Home to the majestic Sierra Nevada Mountain range, the highest on the continent, it is an outdoor-adventure seeker’s paradise.
The first indigenous peoples of the Americas in the Sierra Nevada, from the period of 3000 BC to AD 500, were the Mono and Sierra Miwok tribes on the western side, the Great Basin and Northern Paiute tribes on the east side and the Kawaiisu tribe was in the south.
Washo and Maidu were also in this area prior to the era of European exploration and displacement. The Sierra range was first spotted by Pedro Fages in 1772 and European-American exploration of the mountain range started in the 1840’s. In 1846 a group of traveler’s known as the Donner Party became trapped in the Sierras. Historians have described the episode as one of the most spectacular tragedies in Californian history and in the record of western migration. The California Gold Rush (1848-1855) dramatically increased white travel and population in the area. In 1851 Major Jim Savage led the Mariposa Battalion into the Yosemite Valley in pursuit of around 200 Ahwahneechees during the Mariposa Wars. Dr. Lafayette Bunnell, the company physician, later wrote in The Discovery of the Yosemite, his awestruck impressions of the valley.
The High Sierra is dominated by the Sierra Nevada Mountains. The height of the mountains gradually increases from north to south and from west to east from the Central Valley. The peaks range from 5,000 feet to more than 14,000 feet, with Mt Whitney as the highest at 14,505 feet.
South of Mount Whitney, the range quickly dwindles. The northwest slope of the Sierras is drained by the Sacramento River, and the west-southwest by the San Joaquin River. On the west slope some of the smaller rivers are the Feather, Yuba, American, Mokelumne, Stanislaus, and the Tuolumne. The Kings, Kaweah, Tule, and Kern rivers drain the southern part of the mountains. The High Sierra has many geological wonders including Devils Postpile, a dark cliff of columnar basalt created by a lava flow sometime between less than 100,000 years ago to 700,000 years ago.
Most of the Sierra Nevada is governed either by Mediterranean or microthermal climates with some areas having a Polar/Alpine climate. During the fall, winter and spring, precipitation in the Sierra ranges from 20 to 80 in where it occurs mostly as snow above 6,000 ft.
Below about 6000-7000 ft. Mediterranean climates prevail with warm to hot dry summers and cool to cold wet winters. Microthermal (or Boreal) climates dominate the high Sierra in elevations typically above 6,000-7,000 ft. These climates are characterized by severe winters and heavy snowfall. Polar/Alpine climates occur only in the highest parts of the Sierra, typically above 12,000 ft. Characterized by extremely severe winters and cool summers the average temperature of the warmest month is 50°F. Summers are dry with low humidity; however, afternoon thunderstorms are not uncommon, particularly during the North American Monsoon. Summer high temperatures average 42 to 90 degrees Fahrenheit.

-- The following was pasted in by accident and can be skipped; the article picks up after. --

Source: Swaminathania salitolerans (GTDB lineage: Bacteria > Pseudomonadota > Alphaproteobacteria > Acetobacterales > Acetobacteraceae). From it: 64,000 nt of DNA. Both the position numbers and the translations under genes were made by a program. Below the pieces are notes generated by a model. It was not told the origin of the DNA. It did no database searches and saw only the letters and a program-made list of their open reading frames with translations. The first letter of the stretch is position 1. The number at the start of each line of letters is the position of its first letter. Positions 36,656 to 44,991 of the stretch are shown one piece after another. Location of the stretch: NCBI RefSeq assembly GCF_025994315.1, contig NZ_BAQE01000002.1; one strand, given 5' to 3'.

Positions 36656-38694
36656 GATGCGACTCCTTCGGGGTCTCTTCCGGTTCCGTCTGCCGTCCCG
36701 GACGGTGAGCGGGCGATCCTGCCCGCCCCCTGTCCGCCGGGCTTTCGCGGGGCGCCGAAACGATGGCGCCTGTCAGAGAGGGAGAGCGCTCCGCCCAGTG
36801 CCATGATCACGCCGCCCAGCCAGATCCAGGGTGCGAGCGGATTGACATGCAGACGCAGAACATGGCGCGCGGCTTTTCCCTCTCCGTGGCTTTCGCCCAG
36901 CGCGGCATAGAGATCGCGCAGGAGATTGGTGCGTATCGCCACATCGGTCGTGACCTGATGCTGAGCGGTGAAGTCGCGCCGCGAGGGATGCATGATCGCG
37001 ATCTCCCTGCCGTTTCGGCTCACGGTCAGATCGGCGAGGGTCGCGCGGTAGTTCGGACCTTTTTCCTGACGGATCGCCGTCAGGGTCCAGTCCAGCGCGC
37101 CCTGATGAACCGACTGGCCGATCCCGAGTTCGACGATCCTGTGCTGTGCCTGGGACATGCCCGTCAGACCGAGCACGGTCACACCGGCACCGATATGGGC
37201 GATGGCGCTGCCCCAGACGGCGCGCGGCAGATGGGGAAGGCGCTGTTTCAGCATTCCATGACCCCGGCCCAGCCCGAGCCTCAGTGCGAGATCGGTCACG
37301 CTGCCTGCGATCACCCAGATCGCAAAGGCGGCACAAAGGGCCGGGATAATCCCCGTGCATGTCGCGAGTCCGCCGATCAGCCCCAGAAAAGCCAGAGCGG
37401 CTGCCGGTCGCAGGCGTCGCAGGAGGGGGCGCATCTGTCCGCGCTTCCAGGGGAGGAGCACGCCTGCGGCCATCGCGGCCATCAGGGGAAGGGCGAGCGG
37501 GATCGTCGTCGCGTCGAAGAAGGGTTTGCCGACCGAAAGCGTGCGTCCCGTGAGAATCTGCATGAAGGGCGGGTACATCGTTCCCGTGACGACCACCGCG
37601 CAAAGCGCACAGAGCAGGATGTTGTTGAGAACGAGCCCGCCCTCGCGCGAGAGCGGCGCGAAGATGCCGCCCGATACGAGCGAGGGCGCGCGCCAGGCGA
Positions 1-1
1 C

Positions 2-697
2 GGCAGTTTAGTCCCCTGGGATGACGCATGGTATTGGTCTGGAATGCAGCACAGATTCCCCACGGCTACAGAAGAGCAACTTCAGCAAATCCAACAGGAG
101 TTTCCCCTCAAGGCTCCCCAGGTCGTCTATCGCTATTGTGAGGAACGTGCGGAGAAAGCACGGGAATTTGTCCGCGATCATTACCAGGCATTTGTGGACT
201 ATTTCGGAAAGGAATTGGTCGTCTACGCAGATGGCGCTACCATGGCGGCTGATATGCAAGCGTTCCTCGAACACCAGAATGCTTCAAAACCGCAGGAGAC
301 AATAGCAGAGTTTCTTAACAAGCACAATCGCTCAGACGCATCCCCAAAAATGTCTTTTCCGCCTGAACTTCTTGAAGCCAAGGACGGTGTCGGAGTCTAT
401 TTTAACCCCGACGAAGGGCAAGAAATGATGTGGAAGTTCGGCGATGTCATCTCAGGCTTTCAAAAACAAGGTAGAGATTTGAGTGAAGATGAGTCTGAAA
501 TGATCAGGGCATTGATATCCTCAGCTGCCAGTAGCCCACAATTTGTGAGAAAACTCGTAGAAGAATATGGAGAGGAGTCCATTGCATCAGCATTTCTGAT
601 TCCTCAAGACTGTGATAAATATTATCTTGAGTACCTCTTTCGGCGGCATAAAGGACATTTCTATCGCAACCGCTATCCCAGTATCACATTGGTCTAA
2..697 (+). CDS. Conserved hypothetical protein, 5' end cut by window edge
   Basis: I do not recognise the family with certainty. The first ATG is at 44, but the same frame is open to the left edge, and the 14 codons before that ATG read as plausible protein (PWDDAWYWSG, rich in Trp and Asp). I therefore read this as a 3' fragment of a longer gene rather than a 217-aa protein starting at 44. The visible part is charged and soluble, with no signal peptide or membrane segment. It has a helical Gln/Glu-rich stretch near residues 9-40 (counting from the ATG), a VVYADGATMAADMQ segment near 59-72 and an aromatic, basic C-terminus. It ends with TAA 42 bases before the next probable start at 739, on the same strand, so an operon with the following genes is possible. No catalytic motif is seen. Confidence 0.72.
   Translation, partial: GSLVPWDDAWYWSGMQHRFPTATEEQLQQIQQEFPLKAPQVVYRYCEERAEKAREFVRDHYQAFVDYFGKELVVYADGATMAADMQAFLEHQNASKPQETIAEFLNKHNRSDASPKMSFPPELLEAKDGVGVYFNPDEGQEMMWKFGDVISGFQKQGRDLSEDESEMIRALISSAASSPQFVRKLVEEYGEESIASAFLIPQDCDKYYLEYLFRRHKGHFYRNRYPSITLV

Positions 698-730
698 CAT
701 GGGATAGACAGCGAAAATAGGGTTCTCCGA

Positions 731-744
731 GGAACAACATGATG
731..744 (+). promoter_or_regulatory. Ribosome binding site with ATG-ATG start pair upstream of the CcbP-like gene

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The High Sierra region runs from Lake Almanor in the north, down to Tehachapi in the south, from the Nevada border west to the Gold Country. Home to the majestic Sierra Nevada Mountain range, the highest on the continent, it is an outdoor-adventure seeker’s paradise.
Notable features of the region include Lake Tahoe, the largest alpine lake in North America; Mount Whitney at 14,505 feet, the highest point in the contiguous United States; and Yosemite Valley sculpted by glaciers out of 100-million-year-old granite. The Sierra is home to three national parks, 20 wilderness areas, and two national monuments. These areas include Yosemite, Sequoia, and Kings Canyon National Parks.
One of the highlights of the Sierra is several world-class ski resorts, with a vertical drop of 1,300 meters, there are snow areas for all types of skiers, from beginners to experts.
A climber’s paradise, the High Sierra has almost everything a climber desires: rugged peaks, glaciers, and splendid, isolated chunks of granite. This region has many whitewater rafting locations with plenty of professional guide services. From the class V+ Cherry Creek, considered one of the most technical stretches of whitewater in the country, to the Merced River that pours down from Yosemite’s high country, the area offers whitewater experiences for any skill level.
Wildlife and dramatic views abound in the Sierra Nevada Mountains. Mule deer, beaver, river otter, marmot, bobcats, mountain lions, coyotes, black bear, and hundreds of bird species may catch your eye. The High Sierra is not only home to wilderness areas with pines and giant sequoias, spectacular falls, tranquil valleys and meadowlands, but also home to resorts, historic Old West towns, cultural festivals, fine dining, golf courses and night life of the human kind.